Emotional Intelligence Training Effects on Aggression in Active-Duty Military Servicemembers

Lindsey Hildebrand, University of Arizona, Tucson, United States
Alisa Huskey, University of Arizona, Tucson, United States
William Killgore, University of Arizona, Tucson, United States


Military Service members tend to have elevated rates of aggression relative to the general population.  While this may be helpful in combat situations, it can lead to difficulties in maintaining healthy work, family, and social relationships in non-combat situations, and can even lead to psychiatric difficulties and suicidal ideation.  Given the increased rates of completed and attempted suicides amongst military personnel, we developed an online training program to develop emotional intelligence (EI) skills to mitigate these problems. Emotional Intelligence ability is defined as the ability to understand, perceive, and manage one’s own, as well as others’, emotions. We hypothesized that military personnel who were assigned to the EIT program would experience a reduction in feelings of aggression as a result of training relative to a matched placebo training program.

Participants and Methods:

There were 254 (NMales= 184, NFemales= 70) active-duty military Servicemembers who took part in our study (Mage=29.85 SD=5.853). Study participants were randomly assigned to either the Emotional Intelligence Training Program (EIT) or the Placebo Training Program (PAT) after enrollment. Participants completed 10-12 hours of online training modules within each program. The EIT program modules focused on training EI and related concepts such as emotional regulation and mindfulness skills. The Buss Perry Aggression Questionnaire (BPAQ) was measured prior to training and post-training. The BPAQ is a highly validated self-report measure of 4 dimensions of aggression to include anger, hostility, physical aggression, and verbal aggression. Higher scores on the BPAQ indicate higher engagement in aggressive behaviors. We conducted a mixed ANCOVA to assess changes in self-reported aggression pre and post program intervention (EIT and PAT) while controlling for participant stress and trait antisocial behavior.


There was a statistically significant interaction effect of program (EIT vs PAT) on aggression scores (F(1,185)=4.059, p=.045, ηp2 = .021. Bonferroni post-hoc analyses indicated that Servicemembers that were assigned to EIT program (N=105) significantly decreased in self-reported aggressive behaviors post-intervention (M=61.260, SD=19.166) compared to pre-intervention (M=66.860, SD=22.013) (p<.001). However, Servicemembers assigned to the PAT program (N=85) did not show a significant decrease (p=.174) in aggression post-training (M=60.680, SD=18.881) from baseline (M=62.390, SD=19.178). Participants who were assigned to EIT did not significantly differ in aggression at baseline from those who were assigned to the PAT (p>.05); suggesting that the significant reduction of aggression was uniquely observed for those within the EIT program.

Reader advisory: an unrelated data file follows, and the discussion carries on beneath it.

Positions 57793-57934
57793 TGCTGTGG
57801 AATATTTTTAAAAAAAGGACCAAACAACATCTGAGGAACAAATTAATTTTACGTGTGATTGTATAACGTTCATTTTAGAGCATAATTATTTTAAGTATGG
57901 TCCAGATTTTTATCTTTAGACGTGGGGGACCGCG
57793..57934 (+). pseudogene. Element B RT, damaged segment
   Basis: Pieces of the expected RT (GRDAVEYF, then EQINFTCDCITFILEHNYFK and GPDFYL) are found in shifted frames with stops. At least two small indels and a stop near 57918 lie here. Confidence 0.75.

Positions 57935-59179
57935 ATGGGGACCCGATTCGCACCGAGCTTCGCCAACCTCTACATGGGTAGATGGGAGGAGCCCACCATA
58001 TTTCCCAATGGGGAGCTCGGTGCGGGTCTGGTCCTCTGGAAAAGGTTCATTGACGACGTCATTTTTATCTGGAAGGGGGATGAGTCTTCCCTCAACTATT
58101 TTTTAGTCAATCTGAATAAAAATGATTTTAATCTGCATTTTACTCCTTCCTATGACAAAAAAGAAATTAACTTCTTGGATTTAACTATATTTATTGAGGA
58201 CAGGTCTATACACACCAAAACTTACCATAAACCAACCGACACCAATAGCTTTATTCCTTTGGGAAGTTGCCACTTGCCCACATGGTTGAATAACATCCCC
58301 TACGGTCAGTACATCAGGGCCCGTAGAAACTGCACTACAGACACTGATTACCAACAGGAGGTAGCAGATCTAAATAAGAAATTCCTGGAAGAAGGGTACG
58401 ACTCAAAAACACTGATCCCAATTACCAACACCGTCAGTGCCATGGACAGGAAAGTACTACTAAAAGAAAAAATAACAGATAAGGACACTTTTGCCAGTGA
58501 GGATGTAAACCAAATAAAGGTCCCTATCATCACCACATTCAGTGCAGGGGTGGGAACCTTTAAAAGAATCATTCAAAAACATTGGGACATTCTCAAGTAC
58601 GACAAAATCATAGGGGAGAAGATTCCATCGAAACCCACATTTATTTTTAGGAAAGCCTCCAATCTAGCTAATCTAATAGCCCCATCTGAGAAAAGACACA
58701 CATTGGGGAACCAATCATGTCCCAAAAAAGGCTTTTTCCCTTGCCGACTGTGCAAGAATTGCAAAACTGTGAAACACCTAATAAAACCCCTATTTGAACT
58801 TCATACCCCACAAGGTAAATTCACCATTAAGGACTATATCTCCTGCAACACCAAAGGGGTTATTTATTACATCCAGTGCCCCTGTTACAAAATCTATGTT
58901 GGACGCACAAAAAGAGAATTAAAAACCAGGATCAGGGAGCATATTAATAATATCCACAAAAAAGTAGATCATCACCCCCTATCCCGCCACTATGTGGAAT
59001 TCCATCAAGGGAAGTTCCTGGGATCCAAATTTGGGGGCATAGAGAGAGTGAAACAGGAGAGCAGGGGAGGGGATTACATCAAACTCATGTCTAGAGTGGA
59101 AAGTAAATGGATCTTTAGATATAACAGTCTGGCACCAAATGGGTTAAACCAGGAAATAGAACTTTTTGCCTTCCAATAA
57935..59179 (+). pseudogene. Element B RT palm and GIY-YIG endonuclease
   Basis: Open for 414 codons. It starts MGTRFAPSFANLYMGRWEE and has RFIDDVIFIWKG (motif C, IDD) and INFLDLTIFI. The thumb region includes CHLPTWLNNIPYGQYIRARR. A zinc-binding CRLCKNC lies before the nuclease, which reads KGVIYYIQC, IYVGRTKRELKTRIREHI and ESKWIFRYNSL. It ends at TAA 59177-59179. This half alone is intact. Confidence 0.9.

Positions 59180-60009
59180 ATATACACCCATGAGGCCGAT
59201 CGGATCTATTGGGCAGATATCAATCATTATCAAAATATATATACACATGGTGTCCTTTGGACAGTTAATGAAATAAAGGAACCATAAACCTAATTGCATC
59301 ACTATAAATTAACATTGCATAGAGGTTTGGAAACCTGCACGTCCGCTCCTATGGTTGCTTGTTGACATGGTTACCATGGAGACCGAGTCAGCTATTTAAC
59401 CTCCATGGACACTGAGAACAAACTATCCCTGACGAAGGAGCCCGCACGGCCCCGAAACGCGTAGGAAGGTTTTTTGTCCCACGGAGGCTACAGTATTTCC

Servicemembers who were assigned to the EIT training program reported a significant reduction in aggression post-training relative to placebo training. This suggests that training in EI and related domains may help Servicemembers to better regulate and manage their emotions, particularly emotions that are associated with suicidal ideation and other social difficulties. Future research should also examine the effect EIT in improving feelings of aggression for military Servicemembers who incur mTBIs during their service. Servicemembers report increasing numbers of mTBIs each year and one of the frequently reported effects of mTBIs is increased aggression and hostility along with higher likelihood of suicidal ideation. EIT can be integrated into post-injury rehabilitation plans by providing critical emotional regulation skills training.

Category: Emotion Regulation

Keyword 1: aggression
Keyword 2: awareness
Keyword 3: social processes